Memo 1141, June 2016
- Over the most recent 25-year period since 1990, Detroit’s population dropped 34 percent, but Detroit Public School’s (DPS’s) enrollment fell 73 percent. Over the same period, state policymakers enacted new laws that made it easier for students to move to a neighboring school district (inter-district choice), but also created a new type of public school (charter schools) to compete for students.
- The Detroit education market continues to shrink on the whole and almost all of the total enrollment decline is coming out of the DPS market share of total enrollment.
- The recently crafted reform package to deal with DPS’s legacy debts and governance issues is likely to stabilize the district’s financial situation, at least in the near term, which may reduce some of instability that has contributed to enrollment declines.
- The changes in Detroit public school enrollment have affected the enrollment composition in nearly all the schools that educate Detroit children, and this is most apparent in the number and share of special education students attending certain schools, most notably DPS.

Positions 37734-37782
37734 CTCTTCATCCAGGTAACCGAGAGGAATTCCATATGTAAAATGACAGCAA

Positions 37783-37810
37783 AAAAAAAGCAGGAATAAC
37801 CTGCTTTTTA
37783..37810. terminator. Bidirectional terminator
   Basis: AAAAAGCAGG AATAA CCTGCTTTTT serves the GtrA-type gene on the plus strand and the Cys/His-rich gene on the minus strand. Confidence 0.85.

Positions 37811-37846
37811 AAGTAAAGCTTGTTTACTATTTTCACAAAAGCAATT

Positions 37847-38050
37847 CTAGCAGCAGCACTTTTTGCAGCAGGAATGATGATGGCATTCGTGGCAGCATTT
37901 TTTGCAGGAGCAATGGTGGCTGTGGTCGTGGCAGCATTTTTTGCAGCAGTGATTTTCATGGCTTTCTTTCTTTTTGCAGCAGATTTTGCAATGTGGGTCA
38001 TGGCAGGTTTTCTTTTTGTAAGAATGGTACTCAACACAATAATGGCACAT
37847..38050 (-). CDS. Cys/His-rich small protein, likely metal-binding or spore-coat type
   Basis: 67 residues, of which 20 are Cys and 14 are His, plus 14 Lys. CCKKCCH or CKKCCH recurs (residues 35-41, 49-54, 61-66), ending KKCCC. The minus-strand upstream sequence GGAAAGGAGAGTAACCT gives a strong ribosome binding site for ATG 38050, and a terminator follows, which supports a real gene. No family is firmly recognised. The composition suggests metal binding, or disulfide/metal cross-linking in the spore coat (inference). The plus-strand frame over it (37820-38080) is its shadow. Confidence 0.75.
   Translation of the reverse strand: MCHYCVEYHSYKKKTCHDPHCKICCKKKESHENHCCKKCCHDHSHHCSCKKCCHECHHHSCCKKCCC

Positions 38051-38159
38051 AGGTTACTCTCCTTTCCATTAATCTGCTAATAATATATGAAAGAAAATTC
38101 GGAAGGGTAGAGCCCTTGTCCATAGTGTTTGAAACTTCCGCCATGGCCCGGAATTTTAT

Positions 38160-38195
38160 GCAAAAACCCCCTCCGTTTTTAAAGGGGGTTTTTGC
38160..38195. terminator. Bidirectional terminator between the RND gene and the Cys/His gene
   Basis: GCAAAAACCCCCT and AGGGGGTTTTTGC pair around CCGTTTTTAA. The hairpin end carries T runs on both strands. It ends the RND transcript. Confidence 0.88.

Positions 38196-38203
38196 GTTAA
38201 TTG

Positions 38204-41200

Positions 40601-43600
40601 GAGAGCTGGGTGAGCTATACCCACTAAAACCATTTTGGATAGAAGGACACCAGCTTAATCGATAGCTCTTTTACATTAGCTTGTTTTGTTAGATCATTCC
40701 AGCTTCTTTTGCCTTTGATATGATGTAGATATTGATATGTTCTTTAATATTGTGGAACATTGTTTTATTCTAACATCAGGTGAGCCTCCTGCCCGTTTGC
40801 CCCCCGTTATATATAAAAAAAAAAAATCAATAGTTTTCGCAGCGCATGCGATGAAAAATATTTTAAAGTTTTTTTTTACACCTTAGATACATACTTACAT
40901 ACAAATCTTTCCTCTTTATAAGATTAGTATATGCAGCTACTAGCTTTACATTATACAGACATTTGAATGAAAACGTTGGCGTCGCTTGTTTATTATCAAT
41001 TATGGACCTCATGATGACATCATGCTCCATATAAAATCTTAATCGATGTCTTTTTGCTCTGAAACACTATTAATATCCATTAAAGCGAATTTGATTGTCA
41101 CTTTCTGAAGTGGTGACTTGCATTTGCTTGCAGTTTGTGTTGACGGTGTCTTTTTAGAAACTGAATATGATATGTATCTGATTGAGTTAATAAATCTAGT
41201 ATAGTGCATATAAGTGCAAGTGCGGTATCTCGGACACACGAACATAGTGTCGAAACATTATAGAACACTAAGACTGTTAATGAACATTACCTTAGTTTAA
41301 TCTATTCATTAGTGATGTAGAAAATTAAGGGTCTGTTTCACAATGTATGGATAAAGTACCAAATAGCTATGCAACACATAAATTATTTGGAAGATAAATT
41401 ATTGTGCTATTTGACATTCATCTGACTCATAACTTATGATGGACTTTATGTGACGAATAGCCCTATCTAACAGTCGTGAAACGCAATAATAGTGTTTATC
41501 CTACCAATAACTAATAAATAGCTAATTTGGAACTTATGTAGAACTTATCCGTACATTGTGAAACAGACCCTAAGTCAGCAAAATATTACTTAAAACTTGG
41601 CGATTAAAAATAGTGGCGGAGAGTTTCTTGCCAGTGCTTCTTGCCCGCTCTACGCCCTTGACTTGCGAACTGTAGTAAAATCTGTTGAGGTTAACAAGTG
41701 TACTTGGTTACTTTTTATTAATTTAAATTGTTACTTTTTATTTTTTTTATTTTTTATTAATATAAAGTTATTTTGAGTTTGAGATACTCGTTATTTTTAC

- For the current school year, nearly one out of every five DPS students (18 percent) has an Individualized Education Program (IEP), qualifying him or her to receive some amount of special education services.
Compared to the statewide average, DPS enrolls proportionately more children with disabilities. DPS’s special education enrollment is more than twice the size of the total special education population in all surrounding traditional districts combined.
- Under Michigan’s model, district general funds serve as the “funder of last resort.” This means after all dedicated funding is exhausted, general fund dollars must be used to fulfill the financing responsibilities for approved costs.
- DPS’s per-pupil general fund subsidy was 53 percent larger than the average subsidy of all the other traditional public school districts and charter schools in the Wayne RESA district.
- The fact that other district’s face the same challenge suggests that DPS is burdened by two challenges; 1) the general structure and operation of the special education financing system, and 2) its large special education population. For DPS, the combination of these two challenges is exacerbated by the fact that its overall enrollment has been falling precipitously over the last 10 years. This enrollment decline has resulted in fewer general fund dollars and a greater share of these resources having to go towards meeting special education spending mandates.